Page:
Long-Term Care Insurance Basics

Learn the basics of long-term care insurance basics. An HSA will also cover long-term costs for younger people!

It’s no secret that health care costs in the United States are growing at a rate much higher than inflation and have been doing so for well over the past decade. With the availability of life-saving procedures and advanced medical information that result in a longer life expectancy, it makes sense that long-term care insurance policies began as a way to hedge against these significant costs.


Long-term care insurance (LTCI) policies cover the costs for those who need long-term care such as those services provided in a nursing home, adult day care, assisted living center or even within their own homes.  As opposed to medical insurance, the costs covered under long-term care policies are generally related to day-to-day living assistance rather than medical costs.  These services were often provided by family members in the past, but due to changing situations, these responsibilities are generally being shifted and there is a greater need for this assistance.


Long-term care insurance benefits are subject to what is referred to as an elimination period.  This is the amount of time before the long-term care benefits begin.  Common elimination periods are 30, 60 or 180 days, but there is a huge range of options.

The benefit period is defined as the maximum time for which benefits are paid.  Common benefit periods are 1-4 years as well, up to lifetime benefits.  Other policies pay a maximum benefit amount such as $100,000 total.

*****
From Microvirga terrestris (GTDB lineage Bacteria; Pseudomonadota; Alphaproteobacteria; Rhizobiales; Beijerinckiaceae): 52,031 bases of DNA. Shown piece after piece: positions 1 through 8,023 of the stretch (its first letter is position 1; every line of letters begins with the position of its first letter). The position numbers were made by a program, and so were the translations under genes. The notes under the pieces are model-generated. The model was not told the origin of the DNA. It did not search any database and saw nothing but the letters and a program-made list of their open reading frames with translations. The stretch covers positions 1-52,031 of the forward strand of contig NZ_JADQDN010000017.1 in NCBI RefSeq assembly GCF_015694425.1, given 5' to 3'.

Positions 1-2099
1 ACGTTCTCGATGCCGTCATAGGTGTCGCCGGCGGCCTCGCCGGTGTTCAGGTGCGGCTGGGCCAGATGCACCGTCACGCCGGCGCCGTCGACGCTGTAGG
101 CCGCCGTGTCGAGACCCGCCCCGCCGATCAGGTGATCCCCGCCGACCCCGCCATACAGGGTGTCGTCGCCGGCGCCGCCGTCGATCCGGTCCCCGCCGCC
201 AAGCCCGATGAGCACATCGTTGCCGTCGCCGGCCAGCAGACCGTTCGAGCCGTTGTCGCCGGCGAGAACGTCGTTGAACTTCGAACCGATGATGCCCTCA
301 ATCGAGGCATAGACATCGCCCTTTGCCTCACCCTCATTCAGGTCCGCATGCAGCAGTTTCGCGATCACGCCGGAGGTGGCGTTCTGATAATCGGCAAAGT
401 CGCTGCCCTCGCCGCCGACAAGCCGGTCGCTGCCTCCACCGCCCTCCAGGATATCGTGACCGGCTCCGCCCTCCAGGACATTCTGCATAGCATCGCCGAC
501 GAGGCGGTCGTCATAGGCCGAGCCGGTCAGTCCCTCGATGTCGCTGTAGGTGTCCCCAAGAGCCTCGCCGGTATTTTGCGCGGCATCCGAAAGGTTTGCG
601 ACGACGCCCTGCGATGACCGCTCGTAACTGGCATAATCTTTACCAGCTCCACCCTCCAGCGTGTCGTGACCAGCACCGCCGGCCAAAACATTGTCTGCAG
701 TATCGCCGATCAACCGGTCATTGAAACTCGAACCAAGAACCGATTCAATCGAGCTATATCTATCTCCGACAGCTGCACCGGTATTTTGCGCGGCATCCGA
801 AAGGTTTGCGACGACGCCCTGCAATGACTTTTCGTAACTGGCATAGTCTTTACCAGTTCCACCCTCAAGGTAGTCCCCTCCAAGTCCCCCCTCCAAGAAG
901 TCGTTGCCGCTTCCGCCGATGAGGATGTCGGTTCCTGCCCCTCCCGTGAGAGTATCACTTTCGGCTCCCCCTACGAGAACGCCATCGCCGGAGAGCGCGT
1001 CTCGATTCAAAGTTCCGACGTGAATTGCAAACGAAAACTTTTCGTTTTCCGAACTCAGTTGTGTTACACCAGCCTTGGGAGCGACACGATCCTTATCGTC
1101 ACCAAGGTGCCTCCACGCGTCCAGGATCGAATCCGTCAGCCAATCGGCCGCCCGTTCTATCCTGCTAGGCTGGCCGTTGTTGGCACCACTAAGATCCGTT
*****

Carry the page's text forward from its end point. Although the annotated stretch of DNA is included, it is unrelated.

In order to qualify to use your long-term care benefits, a person must be unable to perform two activities of daily living, referred to as ADLs.  There are 6 activities of daily living:

  • Eating
  • Bathing
  • Dressing
  • Using the toilet
  • Maintaining continence
  • Transferring in or out of a bed, chair/wheelchair


Long-term care insurance premiums are expensive, making them cost prohibitive for younger people that have a low risk of needing these benefits. The recommended minimum age to consider purchasing long-term care insurance policies is 40 years old, which is often the minimum age many insurance companies will even consider coverage.

The factors that affect long-term care insurance premiums include:

  • Age and gender
  • Current health status
  • Marital status
  • Benefit types, such as coverage in a long-term care facility or including at-home coverage
  • Elimination period
  • Daily or monthly benefit amount
  • Lifetime benefit amount

A 50 year-old person should expect to pay at least $2,000 annually for a basic long-term care policy with a daily benefit of $160 and coverage for 5 years.


These are just the absolute basics of long-term care policies and my purpose is to simply let you know that this insurance exists to plan for your future needs.  There is such a wide range in long-term care policies that if you are considering purchasing one, you will need to analyze in-depth the policy coverage including the exact benefits provided both in amounts and in exclusions and inclusions to determine what exactly will be covered.

In addition, if you have access to an HSA (Health Savings Account), this is a great alternative to long-term care insurance for younger people that have time to grow their investments.  Your HSA funds can not only be used to cover qualified long-term care expenses that a long-term care insurance policy would include, but can also be withdrawn penalty-free and used as retirement funds after your reach age 65.  This way, you don’t have the risk of having sunk insurance premium costs and you enjoy tax-free benefits that cover a wider range of potential costs!

Have you considering purchasing a long-term care insurance policy?




I’m Kathryn Hanna-wife, mother of 3 and a Certified Public Accountant. I love to budget (really, I do!) , build spreadsheets and spend money on travel, sewing supplies and good chocolate.


12 Month Financial Plan Sidebar


Easy-to-customize spreadsheets to improve your entire financial life from budgeting to tax and retirement planning.